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Financing plan foes reiterate objections

Opponents of a tax plan to help lure a Home Depot to Brookhavenurged city officials Tuesday to let the home-improvement store payits own way instead of providing city revenue for theinfrastructure.

Approximately 30-40 citizens, mostly objectors, filled the cityboard room Tuesday night for a public hearing on a tax incrementfinancing plan. The TIF plan would allow the city and county toprovide infrastructure to the proposed development on BrookwayBoulevard.

Many of those in attendance Tuesday night had also attended asimilar hearing Monday morning before the Lincoln County Board ofSupervisors. Like supervisors Monday, aldermen last night took noaction on the proposal.

Speakers made many of the same points they expressed at Monday’scounty meeting.

Bill Behan, president of Columbus Lumber Co., said he was nottrying to stop efforts to bring a Home Depot to Brookhaven.However, he contended a TIF plan was unnecessary to help thesecond-largest retail company in the United States.

Behan said bringing a Home Depot was not economic developmentbut economic displacement because limited sales would be drawn awayfrom existing local businesses. He expressed concerns for thosebusinesses, many of whose owners, he said, had dedicated theirlives to Brookhaven.

“There will be locally owned businesses that will not survivewith Home Depot in the marketplace,” Behan said.

Eddie Cagle, who worked with Wal-Mart before joining ColumbusLumber, drew some comparisons between his former employer and HomeDepot.

Those included the large company’s practice of lowering prices,while raising prices on other products to reman profitable. Caglealso mentioned the potential for payroll cutbacks that could affectemployees and their families.

Cagle said Home Depot was not wanting to come to Brookhaven tohelp the community but because Lowe’s is 20 miles away inMcComb.

“It’s a major war between them,” Cagle said.

Cagle made some sarcastic comments about the “high schoolprofessional student” level of service provided by places likeLowe’s and Home Depot. In a similar tone, he questioned how muchadditional sales-tax revenue would be generated by shoppers fromMeadville, Bude, Monticello and Wesson coming to Home Depot.

Cagle said representatives of Ergon Properties, which ishandling development of the site for Home Depot, were bluffing whenthey say the store will not come without the TIF plan. He urgedaldermen to have Home Depot pay its own way if it wants to be inBrookhaven.

Former Supervisor Bill Loving was the lone voice in favor of theHome Depot plan Tuesday. He also spoke at Monday’s countyhearing.

Loving mentioned several instances in which he found productscheaper at places outside of Brookhaven. He said he understood somebusinesses may not survive with a Home Depot here.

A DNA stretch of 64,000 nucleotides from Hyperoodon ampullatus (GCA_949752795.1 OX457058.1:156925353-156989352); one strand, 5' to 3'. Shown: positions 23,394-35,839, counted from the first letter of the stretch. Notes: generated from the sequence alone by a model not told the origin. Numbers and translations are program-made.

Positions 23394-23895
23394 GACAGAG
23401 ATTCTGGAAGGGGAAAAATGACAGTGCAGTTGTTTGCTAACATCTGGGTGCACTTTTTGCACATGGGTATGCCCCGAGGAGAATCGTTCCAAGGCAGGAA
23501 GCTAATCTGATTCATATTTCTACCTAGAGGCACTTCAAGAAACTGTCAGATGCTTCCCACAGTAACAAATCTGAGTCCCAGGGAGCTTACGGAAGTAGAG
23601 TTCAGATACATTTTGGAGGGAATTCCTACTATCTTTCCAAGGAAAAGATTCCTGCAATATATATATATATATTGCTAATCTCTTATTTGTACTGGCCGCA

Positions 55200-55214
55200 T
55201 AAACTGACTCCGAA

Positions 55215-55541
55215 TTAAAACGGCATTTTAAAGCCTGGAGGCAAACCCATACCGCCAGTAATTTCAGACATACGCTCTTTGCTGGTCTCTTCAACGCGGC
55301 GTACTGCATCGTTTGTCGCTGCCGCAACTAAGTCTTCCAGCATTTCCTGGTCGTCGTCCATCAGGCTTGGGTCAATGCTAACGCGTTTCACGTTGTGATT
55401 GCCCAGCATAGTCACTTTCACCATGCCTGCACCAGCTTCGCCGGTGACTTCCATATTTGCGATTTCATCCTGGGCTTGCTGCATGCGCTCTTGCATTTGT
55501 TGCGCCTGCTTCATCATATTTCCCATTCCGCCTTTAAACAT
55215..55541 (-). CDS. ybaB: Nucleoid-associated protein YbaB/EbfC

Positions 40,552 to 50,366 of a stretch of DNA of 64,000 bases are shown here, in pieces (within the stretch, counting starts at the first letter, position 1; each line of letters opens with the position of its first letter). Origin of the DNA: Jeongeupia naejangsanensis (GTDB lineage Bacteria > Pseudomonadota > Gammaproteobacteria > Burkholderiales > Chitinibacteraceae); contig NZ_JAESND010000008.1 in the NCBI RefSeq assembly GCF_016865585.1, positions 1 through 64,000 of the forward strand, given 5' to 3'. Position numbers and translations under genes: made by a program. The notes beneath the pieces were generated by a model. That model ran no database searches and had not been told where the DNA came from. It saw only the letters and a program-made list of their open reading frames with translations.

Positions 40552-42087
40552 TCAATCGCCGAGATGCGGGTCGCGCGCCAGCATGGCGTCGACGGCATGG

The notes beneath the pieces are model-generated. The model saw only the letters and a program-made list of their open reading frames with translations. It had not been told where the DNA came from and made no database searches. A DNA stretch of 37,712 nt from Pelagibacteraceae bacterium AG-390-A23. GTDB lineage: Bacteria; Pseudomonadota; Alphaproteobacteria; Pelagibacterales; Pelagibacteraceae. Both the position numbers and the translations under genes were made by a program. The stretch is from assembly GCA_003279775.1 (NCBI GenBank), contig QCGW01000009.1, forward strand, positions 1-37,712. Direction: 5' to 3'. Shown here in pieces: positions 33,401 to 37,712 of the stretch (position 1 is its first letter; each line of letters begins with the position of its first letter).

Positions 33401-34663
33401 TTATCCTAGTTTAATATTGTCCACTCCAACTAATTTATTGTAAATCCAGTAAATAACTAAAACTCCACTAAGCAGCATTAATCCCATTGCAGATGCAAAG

“But the people of Lincoln County need some help,” said Loving,adding that a few dollars makes a difference to the workingman.

Loving’s comments motivated Linda Pickett, of Perkins Hardware,to speak. She said she and her husband had operated the store for12 years, working six days a week and sometimes on Sunday to helpcustomers and keep the business going.

“We don’t mind the work. We do it because we love it,” Pickettsaid.

Pickett said the store looks out for its employees and had cuthours only once in 12 years, in 1995 during a recession. Regardingprices, she said their store is cheaper on many items sold bylarger stores.

“But most people never take the time to come look,” Pickettsaid.

John Koehler, of Delta Welding Supply, pointed out sponsorshipof local youth sports teams by local businesses. He questionedwhether Home Depot would be as civic-minded.

Like Behan, Koehler pointed out Home Depot’s size.

“It surprises me to even think we’d help somebody like that,”Koehler said.

The help being sought is funds to provide a road, water andsewer, a traffic signal and other infrastructure to the 11-acresite on the boulevard. The infrastructure would also be in place tohelp with possible future development of 15 surrounding acres.

Chris Gouras, a consultant for Ergon Properties, cited revenuetotals showing the site generating a total of $2,837 in propertytaxes for the city and county now.

With the development, real and personal property taxes for thecity and county were estimated at over $80,000. Based onanticipated $15 million in annual sales, the city’s share of salestax was estimated at $194,000.

All or part of that new revenue could be pledged to pay off abond issue for the infrastructure project. If the city and countydecide to pursue the TIF plan, Gouras said supervisors and aldermenwould decide the length of time for bond issue repayment.

Gouras said construction of the store would result in about 100construction jobs over an eight-month period, with an payroll ofaround $2.2 million. Once built, the store would have 75-100 fullor part-time employees and an annual payroll of about $2million.